Heritage Spaces Lack Legal Protection

Oct. 3, 2017, 6:31 a.m.


THERE is no legal protection of national heritage spaces and sites in Fiji.

Department of National Heritage and Arts principal policy convention officer Sipiriano Nemani said this was especially for those that had been or were in the process of designation as a world heritage site.

This is one of the reasons, he said, the ministry was supporting the Heritage Bill 2016, saying the legislation was needed to facilitate the imposition of hefty penalties to perpetrators who destroyed or caused destruction on national sites of heritage significance.

“At present, the only legislation that imposes penalties to those who destroy heritage sites for the purpose of development among other things can be fined up to $200 only,” he said.

He said the Bill was a requirement under the 1972 UNESCO World Heritage Convention which Fiji ratified in 1990.

He said similarly, a requirement or condition set by UNESCO and the World Heritage Committee after it had designated Levuka as a World Heritage Site, was that Fiji would fulfil its obligations of inscription when it passed a specific legislation dedicated towards the protection of Levuka and other potential and designated world heritage sites in Fiji.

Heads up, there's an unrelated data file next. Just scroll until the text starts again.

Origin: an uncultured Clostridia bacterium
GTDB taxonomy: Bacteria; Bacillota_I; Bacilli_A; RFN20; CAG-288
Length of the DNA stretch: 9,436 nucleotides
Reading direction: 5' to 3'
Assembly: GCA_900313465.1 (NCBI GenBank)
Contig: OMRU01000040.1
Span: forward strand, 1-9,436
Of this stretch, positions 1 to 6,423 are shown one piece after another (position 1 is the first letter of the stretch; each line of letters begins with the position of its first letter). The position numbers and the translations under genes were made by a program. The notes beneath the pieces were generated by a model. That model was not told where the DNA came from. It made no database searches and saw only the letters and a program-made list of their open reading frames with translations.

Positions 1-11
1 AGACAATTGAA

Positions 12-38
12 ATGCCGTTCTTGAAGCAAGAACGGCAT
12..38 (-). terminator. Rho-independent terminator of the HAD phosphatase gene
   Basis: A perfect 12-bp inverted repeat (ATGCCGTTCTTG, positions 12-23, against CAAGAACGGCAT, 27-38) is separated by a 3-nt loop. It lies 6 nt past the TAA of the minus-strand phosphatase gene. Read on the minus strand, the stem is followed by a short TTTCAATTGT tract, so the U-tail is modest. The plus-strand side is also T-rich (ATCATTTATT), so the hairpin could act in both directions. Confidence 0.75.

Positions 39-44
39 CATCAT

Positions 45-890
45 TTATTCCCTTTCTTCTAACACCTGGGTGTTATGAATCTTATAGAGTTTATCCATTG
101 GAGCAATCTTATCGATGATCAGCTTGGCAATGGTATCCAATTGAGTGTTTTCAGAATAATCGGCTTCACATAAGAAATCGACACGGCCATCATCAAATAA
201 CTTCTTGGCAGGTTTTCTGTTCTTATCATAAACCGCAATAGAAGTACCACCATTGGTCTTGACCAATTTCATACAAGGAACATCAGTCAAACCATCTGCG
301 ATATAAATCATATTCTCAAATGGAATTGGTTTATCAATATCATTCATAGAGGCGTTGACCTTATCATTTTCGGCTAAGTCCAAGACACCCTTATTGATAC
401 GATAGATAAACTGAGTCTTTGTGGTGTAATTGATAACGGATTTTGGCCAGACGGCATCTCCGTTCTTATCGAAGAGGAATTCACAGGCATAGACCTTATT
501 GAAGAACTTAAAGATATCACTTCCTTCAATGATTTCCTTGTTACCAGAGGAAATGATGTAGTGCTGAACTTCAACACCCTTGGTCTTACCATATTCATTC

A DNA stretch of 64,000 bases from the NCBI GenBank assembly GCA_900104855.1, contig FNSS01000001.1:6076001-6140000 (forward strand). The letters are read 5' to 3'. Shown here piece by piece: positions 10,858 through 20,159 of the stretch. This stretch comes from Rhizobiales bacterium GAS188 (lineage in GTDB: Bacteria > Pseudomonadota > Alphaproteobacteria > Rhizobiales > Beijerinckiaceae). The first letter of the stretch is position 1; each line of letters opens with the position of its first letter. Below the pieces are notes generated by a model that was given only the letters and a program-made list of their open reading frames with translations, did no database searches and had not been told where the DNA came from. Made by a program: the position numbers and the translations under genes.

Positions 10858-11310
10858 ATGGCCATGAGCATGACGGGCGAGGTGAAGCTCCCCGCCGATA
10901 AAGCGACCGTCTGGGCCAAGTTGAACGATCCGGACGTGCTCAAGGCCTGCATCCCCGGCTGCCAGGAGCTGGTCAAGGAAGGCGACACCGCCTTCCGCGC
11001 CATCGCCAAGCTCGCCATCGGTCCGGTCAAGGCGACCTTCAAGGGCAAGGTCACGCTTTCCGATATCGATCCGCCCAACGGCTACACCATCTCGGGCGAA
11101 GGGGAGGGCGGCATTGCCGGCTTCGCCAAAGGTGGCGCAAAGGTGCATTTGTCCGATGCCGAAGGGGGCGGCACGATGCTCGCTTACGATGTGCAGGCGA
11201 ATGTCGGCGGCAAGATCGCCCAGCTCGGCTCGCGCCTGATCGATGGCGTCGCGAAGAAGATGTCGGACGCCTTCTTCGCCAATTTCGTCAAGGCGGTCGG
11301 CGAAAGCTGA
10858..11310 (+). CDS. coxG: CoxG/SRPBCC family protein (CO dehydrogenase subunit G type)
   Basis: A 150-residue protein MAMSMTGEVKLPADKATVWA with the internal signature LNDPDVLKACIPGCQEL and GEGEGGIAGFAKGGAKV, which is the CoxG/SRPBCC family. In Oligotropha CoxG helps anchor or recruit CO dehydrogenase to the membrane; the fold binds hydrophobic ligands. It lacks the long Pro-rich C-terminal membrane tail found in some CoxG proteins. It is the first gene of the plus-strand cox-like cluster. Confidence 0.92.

Mr Nemani said this assessment was put forth after the technical organisations and experts had examined current legislation in Fiji which fell short of protecting world heritage sites.

He said punishments and penalties were proportionate to the offence because any breach or destruction of a heritage site would decrease its value and its authenticity and integrity as a site of heritage significance would be lost and be irreplaceable.

The Department of Heritage and Arts was represented by Mr Nemani and director Lusiana Fotofili when they made their submissions before the Fiji Parliamentary Standing Committee on Social Affairs on Tuesday.

Ms Fotofili said Fiji, as a state party to the 1972 World Heritage Convention, had a tentative list of sites it saw or considered to be cultural and/or natural heritage of outstanding universal value and suitable for inscription in the world heritage list.

This article first appeared in The Fiji Times on June 17, 2016.